Summary, 75% of my new music is individual tracks from iTunes. The remaining 25% only occurs when I find more than a pair of tracks I like on a CD. Of course that means soundtracks are always purchased.

    Are CDs doomed? Probably, simple reason is that they have now become cumbersome. When I can cram a thousand songs in a device less than the size of a CD (width) it becomes apparent which is more convienent for taking the music with me. Its only a matter of time before that convienence influences purchasing them in the first place.
  • The RIAA has the only opinion that matters.

    There's an installed base that will only play standard CDs, but they're also totally rippable. In other words, they can either kiss off the installed base market to bet the farm on DRM or they can keep selling standard CDs and render DRM largely pointless.

    Selling non-DRM ISO images (a la MagnaTune [] is, of course, Not Gonna Happen. Decisions, decisions ...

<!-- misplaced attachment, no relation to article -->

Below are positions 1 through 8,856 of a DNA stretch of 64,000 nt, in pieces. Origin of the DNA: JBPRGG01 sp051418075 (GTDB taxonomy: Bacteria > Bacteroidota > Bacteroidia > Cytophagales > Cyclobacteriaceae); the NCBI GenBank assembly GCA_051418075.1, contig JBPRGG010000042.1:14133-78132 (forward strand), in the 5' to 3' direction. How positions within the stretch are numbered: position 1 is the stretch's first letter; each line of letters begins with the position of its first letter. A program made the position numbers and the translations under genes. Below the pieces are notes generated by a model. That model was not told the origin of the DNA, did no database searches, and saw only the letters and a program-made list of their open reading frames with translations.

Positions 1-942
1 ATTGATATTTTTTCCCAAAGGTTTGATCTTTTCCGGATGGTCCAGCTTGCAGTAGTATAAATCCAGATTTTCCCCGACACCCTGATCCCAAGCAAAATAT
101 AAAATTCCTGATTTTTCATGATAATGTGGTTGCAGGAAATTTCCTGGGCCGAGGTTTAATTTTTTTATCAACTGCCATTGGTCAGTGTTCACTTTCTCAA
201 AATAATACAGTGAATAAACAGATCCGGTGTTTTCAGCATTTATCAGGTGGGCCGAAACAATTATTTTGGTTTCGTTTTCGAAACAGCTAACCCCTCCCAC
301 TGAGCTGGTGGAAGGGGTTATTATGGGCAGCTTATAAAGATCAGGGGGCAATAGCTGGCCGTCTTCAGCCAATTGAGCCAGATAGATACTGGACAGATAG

• I think it's time for the industry to get creative. With the advent of HD-DVD and Blu-Ray, you should be able go out and buy a "boxed set" of the complete recordings of The Beatles, complete with album art, videos, extras, and features, all on one disk. Throw in a nice little booklet, and you can bet that there's going to be a market for it, and it will be very cheap to produce.

    I do think that physical media like CDs are on the way out, but I think there are plenty of people who will cling to it for years
    • Yes.. and then they'll somehow lock down the songs by album and single and want you to pay for each one to "activate" it.
    • by pandrijeczko ( 588093 ) on Wednesday March 15, 2006 @07:55PM (#14928982)